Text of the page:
Why do people with blood disorders see cancer doctors

Dual oncology and hematology training packs powerful one-two care punch.

You might be surprised to learn that more than half of all Norton Cancer Institute patients do not have cancer. They have blood disorders.

The institute routinely sees patients who have non-cancerous problems, such as anemia, white blood cell or platelet disorders, and sickle cell disease.

Many Norton cancer specialists are board certified to treat cancer and blood disorders, according to Joseph M. Flynn, D.O., MPH, executive director and physician-in-chief, Norton Cancer Institute. Physicians complete a combined three-year fellowship to earn the option for dual certification.

Others may have specialized training only in benign and cancerous disorders of the blood.

Why oncology and hematology make a good combination

“The two fields often overlap. Together, our experts in these subspecialties give us a powerful way to tackle cancer and noncancerous blood disorders in a comprehensive, multidisciplinary way,” Dr. Flynn said.

Most non-cancerous blood disorders affect how blood is produced and how it works. Such changes often cause unusually low or high blood cell counts. They can also prevent blood cells from forming properly.

Improper cell formation is a hallmark of sickle cell disease (SCD). Decades ago, most people with this inherited blood disorder died as children. Thanks to improved screening, treatment and support, SCD patients now live longer, so they need ongoing care.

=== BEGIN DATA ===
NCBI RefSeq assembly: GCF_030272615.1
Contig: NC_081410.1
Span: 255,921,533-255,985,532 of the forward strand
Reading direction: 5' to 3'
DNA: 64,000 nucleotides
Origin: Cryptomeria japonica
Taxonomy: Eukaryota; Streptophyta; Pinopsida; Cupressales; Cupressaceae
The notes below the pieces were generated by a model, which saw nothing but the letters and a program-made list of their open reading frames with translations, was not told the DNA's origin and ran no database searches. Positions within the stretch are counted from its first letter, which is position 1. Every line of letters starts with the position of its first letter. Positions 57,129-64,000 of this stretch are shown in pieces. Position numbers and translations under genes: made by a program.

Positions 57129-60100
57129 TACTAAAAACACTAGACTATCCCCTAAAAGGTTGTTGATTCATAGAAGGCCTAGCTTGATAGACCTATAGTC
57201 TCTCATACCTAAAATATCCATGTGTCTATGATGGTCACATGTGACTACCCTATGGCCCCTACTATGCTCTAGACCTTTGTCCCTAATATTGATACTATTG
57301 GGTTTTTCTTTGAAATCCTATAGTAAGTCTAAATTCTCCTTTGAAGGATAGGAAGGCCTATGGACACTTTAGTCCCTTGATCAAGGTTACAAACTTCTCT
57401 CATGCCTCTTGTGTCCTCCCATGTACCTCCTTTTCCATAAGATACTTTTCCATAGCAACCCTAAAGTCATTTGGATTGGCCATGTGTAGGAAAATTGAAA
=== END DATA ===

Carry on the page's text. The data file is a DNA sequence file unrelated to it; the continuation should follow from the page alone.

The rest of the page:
Norton Cancer Institute typically sees more adults with SCD than any other cancer center in the Louisville area.

To fill the care gap these patients often face as they “age out” of pediatric programs, the institute launched an Adult Sickle Cell Program last year.

The new program is built around care, education and support services that are shown through research to work for adults:

  • One easy-to-access resource is a patient’s history, with all their therapy information and needs..
  • Patients receive care from a multidisciplinary team. Team members can include a physician, nurse, occupational or physical therapist, dietitian, licensed clinical social worker and other specialists.
  • Norton Cancer Institute’s Prompt Care Clinics can provide rapid relief for periodic SCD pain crises. They also help patients avoid costly, time-consuming emergency department visits. Call (502) 629-HOPE for details on Prompt Care Clinics.

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